People who drink their own urine claim it gives them better skin, helps them lose weight and keeps them feeling young.
Those committed to the bizarre lifestyle have lifted the lid on why they drink their urine instead of flushing it, and say it is a natural way to boost your health.
Drinking urine, rubbing it into the skin and even washing your eyes with it is apparently a centuries-old practice, and is believed by some to cure diseases, boost energy and even reverse ageing.
And thanks to health bloggers promoting the seemingly grotesque idea online, more people are turning to the toilet for their health benefits.
Christo Dabraccio, a meteorologist from Idaho, says drinking his urine helped him lose 30lbs (13.6kg) and leaves him feeling 'like Superman'.
And after he recommended it to painter Julia Sillaman, from Maryland, she claims it has worked wonders for her acne and she's shed 25lbs (11.3kg) in the process.
But scientists say there is no evidence the practice has any benefits and one said people drinking their urine 'do nothing more than make a mockery of themselves'.
The fringe following of people drinking their own urine has picked up steam recently in the US, thanks to people recommending it on the internet.
The logic is that urine contains compounds which can be reabsorbed to improve the body's ability to fight disease and provide other detoxifying effects.
But the claims have left a bitter taste in the mouth of experts, who argue there is no scientific evidence to support drinking urine and that it may in fact be harmful.
Christo Dabraccio, 49, claims what is called 'urine therapy' left him feeling like Superman and saw him lose 30lbs – after he got over initially being 'grossed out'.
He said: 'I heard about it online and to be honest I was immediately grossed out. But the more I researched and read testimonials, the more trust I gained.
'Your pee is just a highly filtered derivative of your blood, and blood is your lifeforce, so it makes sense.
'As soon as I tried it, I started feeling like Superman.
'I was loaded with energy, my head was clearer, I felt younger and my skin was glowing. It's like a fountain of youth.'
Mr Dabraccio bottles his urine and drinks approximately three cups every day, as well as using it to wipe his face and wash his eyes.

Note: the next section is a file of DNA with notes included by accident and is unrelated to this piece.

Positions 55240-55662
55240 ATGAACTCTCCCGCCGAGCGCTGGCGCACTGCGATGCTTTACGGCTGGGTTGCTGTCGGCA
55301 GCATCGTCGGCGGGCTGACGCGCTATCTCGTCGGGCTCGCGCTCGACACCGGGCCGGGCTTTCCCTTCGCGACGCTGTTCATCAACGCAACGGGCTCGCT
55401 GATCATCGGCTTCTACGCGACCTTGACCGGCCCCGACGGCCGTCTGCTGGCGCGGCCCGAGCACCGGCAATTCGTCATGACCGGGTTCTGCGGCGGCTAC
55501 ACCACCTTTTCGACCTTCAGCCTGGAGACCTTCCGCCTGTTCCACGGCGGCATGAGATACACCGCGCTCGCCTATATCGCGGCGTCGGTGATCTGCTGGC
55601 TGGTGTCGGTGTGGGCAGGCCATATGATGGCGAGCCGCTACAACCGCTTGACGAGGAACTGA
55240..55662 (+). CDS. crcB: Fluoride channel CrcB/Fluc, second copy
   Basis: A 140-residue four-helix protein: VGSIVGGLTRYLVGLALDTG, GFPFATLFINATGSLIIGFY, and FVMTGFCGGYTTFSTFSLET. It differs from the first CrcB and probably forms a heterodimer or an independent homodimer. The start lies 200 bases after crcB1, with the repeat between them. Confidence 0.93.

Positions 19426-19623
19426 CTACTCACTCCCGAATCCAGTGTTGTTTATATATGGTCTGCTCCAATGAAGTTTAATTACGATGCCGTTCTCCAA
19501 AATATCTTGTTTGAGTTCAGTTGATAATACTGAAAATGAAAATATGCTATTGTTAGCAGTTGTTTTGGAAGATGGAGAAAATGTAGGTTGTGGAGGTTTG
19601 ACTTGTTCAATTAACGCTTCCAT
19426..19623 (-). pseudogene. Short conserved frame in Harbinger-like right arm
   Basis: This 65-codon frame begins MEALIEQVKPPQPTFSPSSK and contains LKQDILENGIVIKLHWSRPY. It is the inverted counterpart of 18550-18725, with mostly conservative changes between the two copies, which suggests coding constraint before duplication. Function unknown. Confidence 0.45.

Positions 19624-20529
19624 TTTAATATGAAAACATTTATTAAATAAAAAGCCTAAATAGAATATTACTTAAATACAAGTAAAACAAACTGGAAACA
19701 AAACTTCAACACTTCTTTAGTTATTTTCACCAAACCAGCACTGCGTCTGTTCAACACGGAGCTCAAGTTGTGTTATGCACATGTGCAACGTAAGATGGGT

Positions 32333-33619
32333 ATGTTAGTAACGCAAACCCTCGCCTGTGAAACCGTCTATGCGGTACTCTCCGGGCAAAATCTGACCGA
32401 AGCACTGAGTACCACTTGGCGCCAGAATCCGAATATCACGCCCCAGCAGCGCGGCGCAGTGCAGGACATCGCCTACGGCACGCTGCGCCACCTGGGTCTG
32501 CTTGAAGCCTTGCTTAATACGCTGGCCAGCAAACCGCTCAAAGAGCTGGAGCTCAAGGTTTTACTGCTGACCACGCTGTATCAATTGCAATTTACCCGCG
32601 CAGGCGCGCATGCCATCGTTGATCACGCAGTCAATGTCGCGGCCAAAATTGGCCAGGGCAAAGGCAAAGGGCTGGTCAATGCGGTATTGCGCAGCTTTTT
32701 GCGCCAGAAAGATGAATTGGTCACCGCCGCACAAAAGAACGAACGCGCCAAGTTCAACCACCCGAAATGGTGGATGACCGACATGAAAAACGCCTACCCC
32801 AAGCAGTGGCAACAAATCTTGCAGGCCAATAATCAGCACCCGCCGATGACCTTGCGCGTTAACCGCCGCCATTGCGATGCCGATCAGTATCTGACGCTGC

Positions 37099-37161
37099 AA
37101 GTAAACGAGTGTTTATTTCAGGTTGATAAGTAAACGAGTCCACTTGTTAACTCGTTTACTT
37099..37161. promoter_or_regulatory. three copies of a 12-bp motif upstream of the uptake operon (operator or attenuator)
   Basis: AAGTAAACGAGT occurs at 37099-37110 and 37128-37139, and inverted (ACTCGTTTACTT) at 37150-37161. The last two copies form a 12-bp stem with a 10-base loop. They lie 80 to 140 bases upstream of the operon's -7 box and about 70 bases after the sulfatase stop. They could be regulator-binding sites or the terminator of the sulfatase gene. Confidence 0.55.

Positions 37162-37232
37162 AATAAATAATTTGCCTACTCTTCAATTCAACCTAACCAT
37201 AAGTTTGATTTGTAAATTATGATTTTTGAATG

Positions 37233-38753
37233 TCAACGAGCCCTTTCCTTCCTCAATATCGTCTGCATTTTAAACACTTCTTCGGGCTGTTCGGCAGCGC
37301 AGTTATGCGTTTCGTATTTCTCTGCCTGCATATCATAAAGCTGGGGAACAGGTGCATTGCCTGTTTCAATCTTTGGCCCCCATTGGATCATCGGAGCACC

He claims similar practices have been quietly adopted by high-profile figures in Hollywood – but would not name names.
Mr Dabraccio admitted many have turned their nose up at the online community, but said it is worth it to raise awareness for people who want the health benefits.
He has lost 30lbs since starting the treatment alongside dry fasting, in which people avoid consuming water for short periods of time.
He said: 'I understand why people can be skeptical, I felt the same way when I first saw it.
'But at the end of the day, I'm not trying to sell anything. We can't sell you your own pee – I'm just promoting freedom.
'I like to open people's eyes to something that can help them.'
Julia Sillaman, 26, claims to have improved her acne after Christo recommended she start massaging urine onto her face.
As well as curing her complexion, she says she has lost 25lbs and improved her digestion since taking up urine therapy.
Painter Ms Sillaman, from Maryland, said: 'I was breaking out badly in acne, but I was hesitant to see a dermatologist.
'That's when I met Christo – I remember seeing how healthy he looked and how clear his eyes were. He told me to try urine therapy for my skin.
'It didn't gross me out, I was intrigued. The day after I started massaging it into my skin, the inflammation went down and my skin smoothed out.
'After I started fasting, the pee stopped smelling and started tasting like coconut water.
'I have more energy and feel more in touch with nature. This has changed my life – I feel like a different person.
'I think I will do it for the rest of my life, but maybe not as strictly as I am now.
'I expected my family to be weirded out, but after seeing my results some of them are trying it for themselves.
'I get why people might think it's weird, because it's not accepted. Most people's pee smells bad, so we think it's' gross.
'But with more success stories I think it could change.'
Some followers of urine therapy believe it dates back to Biblical times.
However, no independent research has been done on the practice, and kidney specialists have warned consuming too much can lead to a build-up of toxic waste similar to the effects of kidney failure.
Professor Henry Woo, a urological surgeon at the University of Sydney, said: 'There is absolutely no scientific evidence to suggest that urine therapy has any therapeutic value.
'Those who drink their own urine do nothing more than make a mockery of themselves.'